We get it – tech stocks are super-popular with investors these days.
But it’s nice to see some non-tech names being added to the list of U.S. stocks that can be bought as Canadian Depositary Receipts. Traded on Canada’s NEO Exchange, CDRs are basically a fractional investment in an underlying U.S. company with a built-in currency hedge. However much the U.S. stock goes up or down, that’s what your CDR does. There’s no static from changes in the Canada-U.S. exchange rate.
The latest batch of eight new CDRs includes some tech companies, but also big names in other sectors. There’s Pfizer Inc. (PFE-NEO), the drug giant behind one of the key COVID-19 vaccines, as well as big box retailer Costco Wholesale Corp. (COST-NEO) and credit card company Mastercard Inc. (MA-NEO). The most intriguing addition for investors with a contrarian view might be Berkshire Hathaway Inc. (BRK-NEO), Warren Buffett’s legendary holding company.
On the New York Stock Exchange, Berkshire shares traded at just under US$280 at the beginning of December. The CDR version traded at just under $22 Canadian. This price comparison highlights how CDRs make the shares of big U.S. companies more accessible to Canadian investors. Another benefit is cost efficiency – retail investors get more favourable Canada-U.S. exchange rate when buying the BRK-NEO than if they used an online broker to buy BRK.B on the NYSE. Foreign exchange for clients buying and selling U.S. stocks is a profit centre for brokers.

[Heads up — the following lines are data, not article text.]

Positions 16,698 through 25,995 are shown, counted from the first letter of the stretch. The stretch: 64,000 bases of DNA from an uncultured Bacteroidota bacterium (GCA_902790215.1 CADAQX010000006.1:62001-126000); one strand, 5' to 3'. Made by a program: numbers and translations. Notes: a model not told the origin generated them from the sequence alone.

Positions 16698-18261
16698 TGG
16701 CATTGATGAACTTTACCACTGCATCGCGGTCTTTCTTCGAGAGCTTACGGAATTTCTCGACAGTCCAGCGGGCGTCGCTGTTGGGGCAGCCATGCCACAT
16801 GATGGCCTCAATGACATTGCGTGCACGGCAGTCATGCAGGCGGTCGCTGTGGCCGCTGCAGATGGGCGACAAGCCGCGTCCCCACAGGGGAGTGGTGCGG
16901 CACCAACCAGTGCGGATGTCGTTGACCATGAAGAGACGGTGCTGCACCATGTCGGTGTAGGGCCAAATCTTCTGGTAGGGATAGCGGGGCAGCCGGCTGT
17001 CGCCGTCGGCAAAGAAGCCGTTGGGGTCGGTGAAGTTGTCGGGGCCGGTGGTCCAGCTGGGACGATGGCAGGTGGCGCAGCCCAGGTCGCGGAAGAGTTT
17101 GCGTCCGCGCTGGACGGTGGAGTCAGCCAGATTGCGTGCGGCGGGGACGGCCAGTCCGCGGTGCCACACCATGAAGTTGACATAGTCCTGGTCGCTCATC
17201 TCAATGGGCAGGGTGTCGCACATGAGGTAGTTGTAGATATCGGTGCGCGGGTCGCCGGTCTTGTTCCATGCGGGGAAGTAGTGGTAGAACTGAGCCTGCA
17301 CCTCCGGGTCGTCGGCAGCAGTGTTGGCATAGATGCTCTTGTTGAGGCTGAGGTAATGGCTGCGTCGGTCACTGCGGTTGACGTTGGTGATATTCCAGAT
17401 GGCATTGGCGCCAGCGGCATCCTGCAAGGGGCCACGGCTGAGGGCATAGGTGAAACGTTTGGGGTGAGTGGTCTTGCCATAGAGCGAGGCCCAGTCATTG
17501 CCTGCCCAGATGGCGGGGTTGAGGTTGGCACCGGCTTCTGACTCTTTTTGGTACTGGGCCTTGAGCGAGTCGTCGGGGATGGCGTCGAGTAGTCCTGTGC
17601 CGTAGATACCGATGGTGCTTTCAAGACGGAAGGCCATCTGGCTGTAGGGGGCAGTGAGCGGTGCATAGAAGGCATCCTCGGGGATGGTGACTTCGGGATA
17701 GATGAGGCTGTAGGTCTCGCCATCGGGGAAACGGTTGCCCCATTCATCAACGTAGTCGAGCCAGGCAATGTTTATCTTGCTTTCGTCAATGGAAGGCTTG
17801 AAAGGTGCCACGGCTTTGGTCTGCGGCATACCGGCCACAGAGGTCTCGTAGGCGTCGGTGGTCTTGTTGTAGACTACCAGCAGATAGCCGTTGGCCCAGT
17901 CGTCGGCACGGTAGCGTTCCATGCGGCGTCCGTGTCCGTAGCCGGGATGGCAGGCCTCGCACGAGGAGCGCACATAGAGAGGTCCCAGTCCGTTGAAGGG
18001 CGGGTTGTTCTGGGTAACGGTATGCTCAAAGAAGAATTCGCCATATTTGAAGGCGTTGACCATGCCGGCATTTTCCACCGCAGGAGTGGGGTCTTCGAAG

The list of BRK’s subsidiary companies is long and varied – insurers, plus makers of brickers, batteries, industrial lubricants, underwear, candy and furniture. There’s not a lot of tech in the mix, which helps explain why the BRK hasn’t in recent years been the S&P 500-beating juggernaut it once was.
Up a total of about 24 per cent over the past two years, BRK isn’t exactly beaten down. But against the tech-heavy S&P 500′s 44-per-cent gain, BRK does seem to be somewhat out of favour. The six-month numbers accentuate this take – BRK was down 4.3 per cent, while the S&P 500 gained 8 per cent.
A legit concern if you’re eyeing CDRs is whether they catch on enough to ensure a tight bid-ask spread when buying and selling. With low-volume stocks and exchange-traded funds, you may find yourself having to pay more than the current market price to complete a purchase of shares, and accept less than the market price to sell.
CIBC reports that the average per-day number of client trades in CDRs has grown from 700 in September to 5,500 at the start of November, and that assets have grown to more than $290-million. This isn’t blow-out growth, but it’s enough to suggest investors are definitely interested in CDRs. Broadening the selection of available stocks can only help.
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